This is an idea surrounded by layers of dumb. Like an onion, but not that smart.
Firstly, rejoice, nice big rain is falling, and Australians are Pretty Happy About That. But, oh no. Who knew, all along — the drought we thought was so bad was actually helping cool Australia. Golly, droughts cripple our agriculture industry and therefore reduce our agricultural emissions. It follows then (if you are crazy) that when the rain comes back that will raise our emissions.
But wait, there’s more. This rain is falling on Conservatives:
The Morrison government’s goal of lowering greenhouse gas emissions could be sunk in the short term if there is a break in the intense drought.’
Mike Foley, Sydney Morning Herald
Australia’s greenhouse gas emissions are likely to rise if there is a break in the intense drought in eastern Australia, sinking the Morrison government’s goal of lowering emissions in the short term.
Yes, and in a world not obsessed with political power games, when rain falls, green stuff grows, sucking down the CO2. Nevermind.
The agriculture sector did most of the heavy lifting in emissions reduction in the year ending May 2019, falling by 4.2 million tonnes to 67.4 million tonnes. It reduced the sector’s greenhouse contribution by 5.87 per cent, compared to the electricity sector’s 1.15 per cent reduction.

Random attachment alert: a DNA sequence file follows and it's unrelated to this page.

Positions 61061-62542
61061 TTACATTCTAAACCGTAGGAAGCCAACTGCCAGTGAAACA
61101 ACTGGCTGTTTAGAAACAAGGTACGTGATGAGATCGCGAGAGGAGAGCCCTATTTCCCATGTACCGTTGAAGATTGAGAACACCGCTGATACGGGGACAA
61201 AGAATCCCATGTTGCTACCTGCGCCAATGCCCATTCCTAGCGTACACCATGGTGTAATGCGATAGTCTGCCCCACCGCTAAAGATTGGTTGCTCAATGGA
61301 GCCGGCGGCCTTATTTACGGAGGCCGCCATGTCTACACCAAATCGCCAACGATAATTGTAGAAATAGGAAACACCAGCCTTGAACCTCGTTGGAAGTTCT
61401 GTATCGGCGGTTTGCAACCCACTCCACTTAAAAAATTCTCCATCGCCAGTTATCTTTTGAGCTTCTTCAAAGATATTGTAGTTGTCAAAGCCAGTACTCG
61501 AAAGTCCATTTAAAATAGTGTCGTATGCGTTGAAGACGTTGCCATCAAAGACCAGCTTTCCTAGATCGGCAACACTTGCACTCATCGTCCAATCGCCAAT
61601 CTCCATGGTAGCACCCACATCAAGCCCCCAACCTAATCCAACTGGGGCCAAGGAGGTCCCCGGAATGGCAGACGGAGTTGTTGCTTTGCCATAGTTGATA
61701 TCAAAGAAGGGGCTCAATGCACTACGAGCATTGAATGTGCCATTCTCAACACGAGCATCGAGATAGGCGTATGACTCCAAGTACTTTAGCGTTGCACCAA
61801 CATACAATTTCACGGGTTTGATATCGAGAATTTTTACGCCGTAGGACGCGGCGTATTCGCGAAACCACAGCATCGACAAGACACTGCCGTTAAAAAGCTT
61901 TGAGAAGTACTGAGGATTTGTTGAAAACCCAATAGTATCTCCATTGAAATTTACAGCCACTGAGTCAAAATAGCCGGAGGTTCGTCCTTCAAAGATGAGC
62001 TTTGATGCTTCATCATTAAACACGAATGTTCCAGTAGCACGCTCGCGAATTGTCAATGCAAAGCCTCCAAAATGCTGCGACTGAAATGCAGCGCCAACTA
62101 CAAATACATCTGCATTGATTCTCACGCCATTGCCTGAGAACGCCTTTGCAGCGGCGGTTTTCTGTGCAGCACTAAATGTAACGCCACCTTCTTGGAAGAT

So all the billions we spent to be the World Leaders of Renewable Installation per capita produced a tiny 1.15% reduction in electricity emissions. That’s it?
“That big drop in agriculture was twice the emissions reduction that came from the record rollout of renewables. But it’s all built on the suffering of Australia’s farmers under drought,” Climate Council senior researcher Tim Baxter said.
And the emissions reduction from electricity was built on the suffering of electricity consumers.
Oh the dilemma, should we kill off our agriculture sector or our electricity supply?
“A break in the drought could push our emissions so they are again trending upwards,” Australian National University Climate Change Institute Professor Mark Howden said.
Professor Howden said while Australia’s emissions were “almost flatlining”, when the drought finally broke livestock emissions would likely rise by 4 million tonnes a year.
And therein lies the hard truth. All options are bad. All reductions are difficult.
And if the Sun controls our climate, all options are also a total waste of time.
Since CO2 affects the weather every day now, obviously, this is climate change rain.
No one seems to be saying that though.
Knowing Australian weather, a flood is just around the corner.